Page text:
Summary: Analysing the rationale for Gnote; Microsoft’s latest ‘embrace’ attempt of its competitor, Java
A FEW HOURS ago we wrote about Gnote's rapidly-increasing popularity and in this new article Bruce Byfield explains that Gnote’s lead developer does not like Mono for technical reasons. That too has always been a consideration.
Not that Figuiere is a Mono advocate. But his opposition over the years has been more practical than philosophical. For instance, in several discussion threads about Including Mono in GNOME on the desktop-devel-list in July 2006, Figuiere objected to shipping Mono-based apps on the grounds that the language required a lot of disk space, but was supporting only minor applications — and he made the same objection to Python, a far less contentious programming language.
This objection, incidentally, is one that he continues to hold today. Gnote, he tells me, “has all to do with the burden of carrying runtime systems designed to make the programmer’s life easier (but not the users’). Had Tomboy been written in Python, it would have gotten the same treatment.”
Of course, Figuiere might have soured on Mono after being laid off at Novell in February. But, if he did, it would be strange if he continued to use what he describes as an “openSUSE 11.1 custom build with SUSE Studio with some custom packages” — free software versions of Novell’s own products.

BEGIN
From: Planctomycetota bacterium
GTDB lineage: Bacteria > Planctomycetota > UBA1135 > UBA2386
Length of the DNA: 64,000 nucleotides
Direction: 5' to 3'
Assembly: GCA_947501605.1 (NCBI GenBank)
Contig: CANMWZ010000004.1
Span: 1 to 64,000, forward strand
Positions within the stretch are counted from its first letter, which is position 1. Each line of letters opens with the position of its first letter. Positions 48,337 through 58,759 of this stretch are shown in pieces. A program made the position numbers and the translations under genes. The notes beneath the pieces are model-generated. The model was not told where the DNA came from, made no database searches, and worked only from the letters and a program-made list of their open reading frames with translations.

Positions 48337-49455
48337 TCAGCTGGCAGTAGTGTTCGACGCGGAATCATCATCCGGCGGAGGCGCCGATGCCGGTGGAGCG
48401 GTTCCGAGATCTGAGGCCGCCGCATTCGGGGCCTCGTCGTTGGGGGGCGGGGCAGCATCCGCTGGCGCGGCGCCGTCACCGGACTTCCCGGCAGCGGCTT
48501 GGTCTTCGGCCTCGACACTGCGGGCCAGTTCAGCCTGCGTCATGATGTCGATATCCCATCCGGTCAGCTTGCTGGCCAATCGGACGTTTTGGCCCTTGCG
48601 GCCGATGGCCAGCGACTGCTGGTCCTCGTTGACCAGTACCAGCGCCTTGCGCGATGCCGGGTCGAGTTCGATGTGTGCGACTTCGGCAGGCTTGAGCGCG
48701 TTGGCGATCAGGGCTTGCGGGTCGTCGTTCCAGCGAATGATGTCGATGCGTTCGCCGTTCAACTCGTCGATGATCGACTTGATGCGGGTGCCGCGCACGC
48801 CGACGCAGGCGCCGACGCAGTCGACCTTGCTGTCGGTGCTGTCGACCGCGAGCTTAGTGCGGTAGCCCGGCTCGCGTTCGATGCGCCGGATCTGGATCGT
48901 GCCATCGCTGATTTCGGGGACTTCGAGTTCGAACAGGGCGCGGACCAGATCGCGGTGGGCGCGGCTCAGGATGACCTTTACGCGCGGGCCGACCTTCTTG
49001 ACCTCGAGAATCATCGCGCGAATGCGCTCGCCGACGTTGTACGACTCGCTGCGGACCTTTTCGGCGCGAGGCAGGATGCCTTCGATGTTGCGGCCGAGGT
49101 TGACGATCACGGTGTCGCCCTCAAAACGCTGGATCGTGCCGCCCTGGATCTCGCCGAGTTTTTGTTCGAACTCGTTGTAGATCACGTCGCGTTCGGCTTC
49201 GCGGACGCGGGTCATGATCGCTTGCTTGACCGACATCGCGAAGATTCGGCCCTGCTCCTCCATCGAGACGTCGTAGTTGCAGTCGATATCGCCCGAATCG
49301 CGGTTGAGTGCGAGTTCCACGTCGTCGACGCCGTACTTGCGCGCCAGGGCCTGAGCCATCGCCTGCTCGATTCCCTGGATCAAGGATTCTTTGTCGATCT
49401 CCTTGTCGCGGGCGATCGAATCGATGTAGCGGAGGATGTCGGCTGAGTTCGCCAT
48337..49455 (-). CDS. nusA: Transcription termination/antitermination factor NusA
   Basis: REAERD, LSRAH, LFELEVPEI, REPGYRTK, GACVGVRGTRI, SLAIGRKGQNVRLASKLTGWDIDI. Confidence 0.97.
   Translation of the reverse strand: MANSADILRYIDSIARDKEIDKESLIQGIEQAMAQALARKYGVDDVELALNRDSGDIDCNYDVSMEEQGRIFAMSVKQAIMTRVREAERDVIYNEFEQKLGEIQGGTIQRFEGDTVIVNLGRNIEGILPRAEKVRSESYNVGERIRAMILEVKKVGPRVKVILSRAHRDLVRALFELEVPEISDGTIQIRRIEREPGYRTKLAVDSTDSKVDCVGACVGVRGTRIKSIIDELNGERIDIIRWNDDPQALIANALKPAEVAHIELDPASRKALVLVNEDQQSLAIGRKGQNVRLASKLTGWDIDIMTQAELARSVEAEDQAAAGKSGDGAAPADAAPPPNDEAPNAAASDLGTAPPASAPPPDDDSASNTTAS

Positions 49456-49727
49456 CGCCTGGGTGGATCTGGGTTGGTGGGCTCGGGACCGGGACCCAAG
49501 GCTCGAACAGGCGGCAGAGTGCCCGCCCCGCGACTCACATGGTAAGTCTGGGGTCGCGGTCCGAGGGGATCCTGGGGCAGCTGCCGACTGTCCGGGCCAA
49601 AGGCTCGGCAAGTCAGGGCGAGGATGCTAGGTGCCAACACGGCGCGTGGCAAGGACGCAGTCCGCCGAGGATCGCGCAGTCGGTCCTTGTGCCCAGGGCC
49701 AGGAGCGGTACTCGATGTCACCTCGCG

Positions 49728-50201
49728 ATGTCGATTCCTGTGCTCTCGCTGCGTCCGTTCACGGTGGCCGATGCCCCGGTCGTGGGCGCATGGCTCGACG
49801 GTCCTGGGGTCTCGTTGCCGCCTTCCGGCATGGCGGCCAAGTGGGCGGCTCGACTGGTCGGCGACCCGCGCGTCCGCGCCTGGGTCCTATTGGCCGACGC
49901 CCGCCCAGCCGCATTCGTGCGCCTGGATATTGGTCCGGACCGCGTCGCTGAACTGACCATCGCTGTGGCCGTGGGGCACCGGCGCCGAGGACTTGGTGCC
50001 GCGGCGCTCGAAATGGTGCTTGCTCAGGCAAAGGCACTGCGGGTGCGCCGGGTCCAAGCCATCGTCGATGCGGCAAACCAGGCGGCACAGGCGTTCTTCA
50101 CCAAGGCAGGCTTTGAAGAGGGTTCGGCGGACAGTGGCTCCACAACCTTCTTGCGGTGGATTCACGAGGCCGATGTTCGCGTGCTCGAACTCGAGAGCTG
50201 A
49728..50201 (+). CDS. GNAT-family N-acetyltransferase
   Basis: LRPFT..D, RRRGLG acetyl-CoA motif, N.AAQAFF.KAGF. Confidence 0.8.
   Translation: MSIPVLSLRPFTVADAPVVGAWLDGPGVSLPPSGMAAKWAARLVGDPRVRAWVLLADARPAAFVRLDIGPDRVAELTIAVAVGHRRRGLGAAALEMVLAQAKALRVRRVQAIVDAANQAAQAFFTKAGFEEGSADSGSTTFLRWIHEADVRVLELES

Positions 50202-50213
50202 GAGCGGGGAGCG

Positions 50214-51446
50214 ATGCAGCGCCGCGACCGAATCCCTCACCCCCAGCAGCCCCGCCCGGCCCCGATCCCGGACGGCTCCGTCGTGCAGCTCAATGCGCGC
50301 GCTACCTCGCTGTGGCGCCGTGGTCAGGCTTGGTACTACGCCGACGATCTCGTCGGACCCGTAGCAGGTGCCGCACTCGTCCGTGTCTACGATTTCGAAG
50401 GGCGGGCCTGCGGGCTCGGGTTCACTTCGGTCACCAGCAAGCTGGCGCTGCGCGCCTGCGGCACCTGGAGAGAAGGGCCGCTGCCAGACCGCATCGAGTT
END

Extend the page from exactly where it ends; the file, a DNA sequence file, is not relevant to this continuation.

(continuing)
Didn’t he leave SUSE and moved to Fedora, which was the first major distribution (or first ever) to accept Gnote? It might even be put there by default in the near future.
Here’s a first: Microsoft will be giving a keynote address at the JavaOne conference in San Francisco next month.
Microsoft would also love to harm Java. .NET is a wannabe of Java and Mono is a wannabe of .NET. Java is GPL-licensed now, so for object-oriented programming, why not embrace Java rather than its wannabe-of-wannabe (Mono), whose licence is weak as well? Not to mention Microsoft patents and virtual control over Mono’s direction… █
 Project of the Day: GNote
 Tomboy is Afraid of Gnote, Its Mono-free Sibling
 Gnote Supports 6 More Languages, Does Not Support C#
 The Role of Mono and Moonlight Revisited
 Did Tomboy Learn from TomTom? Project Forked, Moves Away from Microsoft ‘Standards’
 Novell Partners Promote Silverlight, Zeitgeist at Risk of Mono(polists)
“We do NOT want to ship the ’standard’ with Windows because we want to make the native APIs more attractive. We want to evolve the standard APIs rapidly, and not have ISVs [independent software vendors] spending time on something that is cross-platform. Java standard server APIs are bad news for us. I veto any cooperation with this group unless someone comes and convinces me otherwise.”
–Bill Gates, Microsoft
“Don’t encourage new, cross-platform Java classes, especially don’t help get great Win 32 implementations written/deployed. [...] Do encourage fragmentation of the Java classlib space.”
–Ben Slivka, Microsoft
“The core of this trial is consumer choice and the premise is that consumers ought to make that decision, not Microsoft. Microsoft’s argument that says Java would have died anyway is a little bit like saying if somebody shoots you they can defend [themselves] by saying you have cancer.”